Marie Moliner is a lawyer, potter, daughter of immigrant parents, and the former Regional Director General for Canadian Heritage. She discovered SKETCH 17 years ago when she walked into our old homey space on King St. West and was mesmerized by the work and creativity. Recently she raised $7000 for SKETCH at her retirement party. Here, Marie explains how she’d like to spend the next season of her life advocating for the arts, and how pottery saved her mental health.
A public-policy purpose for the arts was my real agenda when I took the role of Regional Director General for Canadian Heritage seventeen years ago.
I had come from the social-justice sector and was trying to bridge that social-justice community-building capacity work with the arts sector–it was difficult back then to find anyone who even understood what that meant. Then I met Phyllis at a conference when we had the multiculturalism program running. Phyllis spoke about SKETCH, and it was there that I knew, “this is what I want to fund!”
At Heritage we tried to partner with SKETCH, but we could never seem to get it to fit. This is what led me to host a fundraiser for SKETCH at my retirement party. It was my way of re-imaging the conversation I’d been having for years at Heritage.
SKETCH Executive Director Rudy Ruttimann with Marie Moliner at her retirement party.
I believe artists make shit happen and I’m all about making shit happen! I think that we undervalue the role that artists play; everyone has a creative core, but it tends to be branded with the arts when it should be seen as all pervasive. Creativity is the first lens we should look through when problem solving.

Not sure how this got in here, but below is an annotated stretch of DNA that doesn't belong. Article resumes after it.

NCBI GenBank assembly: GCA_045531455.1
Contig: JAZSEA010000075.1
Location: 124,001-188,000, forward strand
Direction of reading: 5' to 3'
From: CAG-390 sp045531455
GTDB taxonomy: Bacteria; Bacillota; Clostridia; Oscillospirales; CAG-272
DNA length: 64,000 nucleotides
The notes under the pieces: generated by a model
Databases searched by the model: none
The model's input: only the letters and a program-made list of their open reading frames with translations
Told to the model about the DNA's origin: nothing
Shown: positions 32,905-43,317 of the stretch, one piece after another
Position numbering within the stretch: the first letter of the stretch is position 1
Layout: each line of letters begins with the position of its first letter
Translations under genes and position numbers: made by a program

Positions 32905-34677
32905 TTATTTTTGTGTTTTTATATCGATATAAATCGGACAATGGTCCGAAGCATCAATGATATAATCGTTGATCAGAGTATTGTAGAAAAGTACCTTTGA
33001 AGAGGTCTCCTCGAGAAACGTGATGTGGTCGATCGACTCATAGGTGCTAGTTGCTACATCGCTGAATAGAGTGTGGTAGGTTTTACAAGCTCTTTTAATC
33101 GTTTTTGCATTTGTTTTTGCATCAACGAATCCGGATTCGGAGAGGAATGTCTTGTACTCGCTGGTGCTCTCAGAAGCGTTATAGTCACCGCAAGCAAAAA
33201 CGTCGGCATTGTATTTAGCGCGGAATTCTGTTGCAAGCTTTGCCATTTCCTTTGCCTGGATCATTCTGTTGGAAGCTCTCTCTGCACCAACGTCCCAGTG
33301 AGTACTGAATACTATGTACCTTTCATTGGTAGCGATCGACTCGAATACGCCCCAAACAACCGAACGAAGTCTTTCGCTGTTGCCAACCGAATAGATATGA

My medium for creative expression is clay. I’ve been working with sculpture since I was seventeen. The whole process of pounding and shaping clay is hugely therapeutic and what I realize now, forty odd years later, has saved my mental health. I mean, anyone who has an artistic practice knows what happens to them when they don’t use it.
SKETCH Artistic Director Phyllis Novak on stage at Marie’s event.
I struggle to find words for how art has impacted my life because I’ve been a walking, talking ambassador for the arts, so the transformation has really been the gift that the arts have given me to keep growing personally.
I grew up in a family that valued the arts. My parents were immigrants, my mother met Picasso, my father was jealous… There was a continuous conversation at the dinner table–they loved music, they loved ideas, they respected the arts. So I came in knowing that the arts are important.
Marie drops by to chat at SKETCH
SKETCH is the perfect example of providing inclusive arts programming to youth who are on that continuum of complex issues like poverty, homelessness, and inequality. You take the root causes that lead to oppression and then develop the needed programs, which lead to confidence, self-esteem, and skills. SKETCH for me is an answer to one of this generation’s most complex urban issues: supporting under-housed and un-housed youth, living on the margins. SKETCH is a place that helps young people re-find their way in the world. The arts is what I’m passionate about and I believe it has the power to save lives.